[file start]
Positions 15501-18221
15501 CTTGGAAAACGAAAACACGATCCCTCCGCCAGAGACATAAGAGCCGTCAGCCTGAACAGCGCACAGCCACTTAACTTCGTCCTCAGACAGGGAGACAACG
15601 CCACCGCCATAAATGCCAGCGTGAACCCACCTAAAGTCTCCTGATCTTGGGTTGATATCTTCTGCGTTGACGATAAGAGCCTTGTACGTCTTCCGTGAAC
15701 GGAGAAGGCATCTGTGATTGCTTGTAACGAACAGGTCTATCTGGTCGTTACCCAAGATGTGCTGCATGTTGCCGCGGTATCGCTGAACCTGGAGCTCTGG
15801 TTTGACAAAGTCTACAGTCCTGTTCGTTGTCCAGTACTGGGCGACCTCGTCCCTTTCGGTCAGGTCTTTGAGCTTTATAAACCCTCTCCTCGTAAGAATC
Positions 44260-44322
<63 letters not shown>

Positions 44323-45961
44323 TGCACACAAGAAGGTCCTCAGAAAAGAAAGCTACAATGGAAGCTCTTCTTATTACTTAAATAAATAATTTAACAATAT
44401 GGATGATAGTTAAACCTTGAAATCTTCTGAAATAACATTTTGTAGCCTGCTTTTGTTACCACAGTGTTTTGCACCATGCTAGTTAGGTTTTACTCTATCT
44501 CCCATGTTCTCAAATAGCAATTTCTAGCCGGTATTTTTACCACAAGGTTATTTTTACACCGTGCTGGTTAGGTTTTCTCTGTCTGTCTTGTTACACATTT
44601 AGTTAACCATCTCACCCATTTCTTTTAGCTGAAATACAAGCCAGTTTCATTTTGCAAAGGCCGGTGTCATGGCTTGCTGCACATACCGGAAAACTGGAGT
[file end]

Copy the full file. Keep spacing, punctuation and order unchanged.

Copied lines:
Positions 15501-18221
15501 CTTGGAAAACGAAAACACGATCCCTCCGCCAGAGACATAAGAGCCGTCAGCCTGAACAGCGCACAGCCACTTAACTTCGTCCTCAGACAGGGAGACAACG
15601 CCACCGCCATAAATGCCAGCGTGAACCCACCTAAAGTCTCCTGATCTTGGGTTGATATCTTCTGCGTTGACGATAAGAGCCTTGTACGTCTTCCGTGAAC
15701 GGAGAAGGCATCTGTGATTGCTTGTAACGAACAGGTCTATCTGGTCGTTACCCAAGATGTGCTGCATGTTGCCGCGGTATCGCTGAACCTGGAGCTCTGG
15801 TTTGACAAAGTCTACAGTCCTGTTCGTTGTCCAGTACTGGGCGACCTCGTCCCTTTCGGTCAGGTCTTTGAGCTTTATAAACCCTCTCCTCGTAAGAATC
Positions 44260-44322
<63 letters not shown>

Positions 44323-45961
44323 TGCACACAAGAAGGTCCTCAGAAAAGAAAGCTACAATGGAAGCTCTTCTTATTACTTAAATAAATAATTTAACAATAT
44401 GGATGATAGTTAAACCTTGAAATCTTCTGAAATAACATTTTGTAGCCTGCTTTTGTTACCACAGTGTTTTGCACCATGCTAGTTAGGTTTTACTCTATCT
44501 CCCATGTTCTCAAATAGCAATTTCTAGCCGGTATTTTTACCACAAGGTTATTTTTACACCGTGCTGGTTAGGTTTTCTCTGTCTGTCTTGTTACACATTT
44601 AGTTAACCATCTCACCCATTTCTTTTAGCTGAAATACAAGCCAGTTTCATTTTGCAAAGGCCGGTGTCATGGCTTGCTGCACATACCGGAAAACTGGAGT